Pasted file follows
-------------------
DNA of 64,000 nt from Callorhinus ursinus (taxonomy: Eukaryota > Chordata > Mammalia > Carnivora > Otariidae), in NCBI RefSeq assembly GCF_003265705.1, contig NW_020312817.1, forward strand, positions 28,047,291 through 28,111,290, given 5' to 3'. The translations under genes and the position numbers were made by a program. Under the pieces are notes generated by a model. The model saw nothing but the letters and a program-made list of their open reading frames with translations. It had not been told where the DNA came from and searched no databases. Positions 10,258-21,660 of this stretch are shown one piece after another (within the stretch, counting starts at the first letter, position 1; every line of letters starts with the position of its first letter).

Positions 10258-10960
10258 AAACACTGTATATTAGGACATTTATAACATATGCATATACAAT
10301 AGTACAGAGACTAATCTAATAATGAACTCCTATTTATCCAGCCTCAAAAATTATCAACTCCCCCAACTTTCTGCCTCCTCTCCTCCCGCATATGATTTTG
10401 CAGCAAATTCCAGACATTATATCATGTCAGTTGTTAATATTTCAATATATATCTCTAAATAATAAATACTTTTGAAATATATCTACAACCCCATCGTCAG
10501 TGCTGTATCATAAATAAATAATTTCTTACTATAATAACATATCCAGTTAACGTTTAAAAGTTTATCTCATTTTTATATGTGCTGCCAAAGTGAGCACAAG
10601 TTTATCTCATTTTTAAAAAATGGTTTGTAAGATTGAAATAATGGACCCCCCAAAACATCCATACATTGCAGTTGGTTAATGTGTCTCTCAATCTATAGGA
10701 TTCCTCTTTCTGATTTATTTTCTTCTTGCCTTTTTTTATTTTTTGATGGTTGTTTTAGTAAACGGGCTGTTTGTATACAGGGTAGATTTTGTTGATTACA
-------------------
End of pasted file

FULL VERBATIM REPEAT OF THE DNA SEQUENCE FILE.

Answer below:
DNA of 64,000 nt from Callorhinus ursinus (taxonomy: Eukaryota > Chordata > Mammalia > Carnivora > Otariidae), in NCBI RefSeq assembly GCF_003265705.1, contig NW_020312817.1, forward strand, positions 28,047,291 through 28,111,290, given 5' to 3'. The translations under genes and the position numbers were made by a program. Under the pieces are notes generated by a model. The model saw nothing but the letters and a program-made list of their open reading frames with translations. It had not been told where the DNA came from and searched no databases. Positions 10,258-21,660 of this stretch are shown one piece after another (within the stretch, counting starts at the first letter, position 1; every line of letters starts with the position of its first letter).

Positions 10258-10960
10258 AAACACTGTATATTAGGACATTTATAACATATGCATATACAAT
10301 AGTACAGAGACTAATCTAATAATGAACTCCTATTTATCCAGCCTCAAAAATTATCAACTCCCCCAACTTTCTGCCTCCTCTCCTCCCGCATATGATTTTG
10401 CAGCAAATTCCAGACATTATATCATGTCAGTTGTTAATATTTCAATATATATCTCTAAATAATAAATACTTTTGAAATATATCTACAACCCCATCGTCAG
10501 TGCTGTATCATAAATAAATAATTTCTTACTATAATAACATATCCAGTTAACGTTTAAAAGTTTATCTCATTTTTATATGTGCTGCCAAAGTGAGCACAAG
10601 TTTATCTCATTTTTAAAAAATGGTTTGTAAGATTGAAATAATGGACCCCCCAAAACATCCATACATTGCAGTTGGTTAATGTGTCTCTCAATCTATAGGA
10701 TTCCTCTTTCTGATTTATTTTCTTCTTGCCTTTTTTTATTTTTTGATGGTTGTTTTAGTAAACGGGCTGTTTGTATACAGGGTAGATTTTGTTGATTACA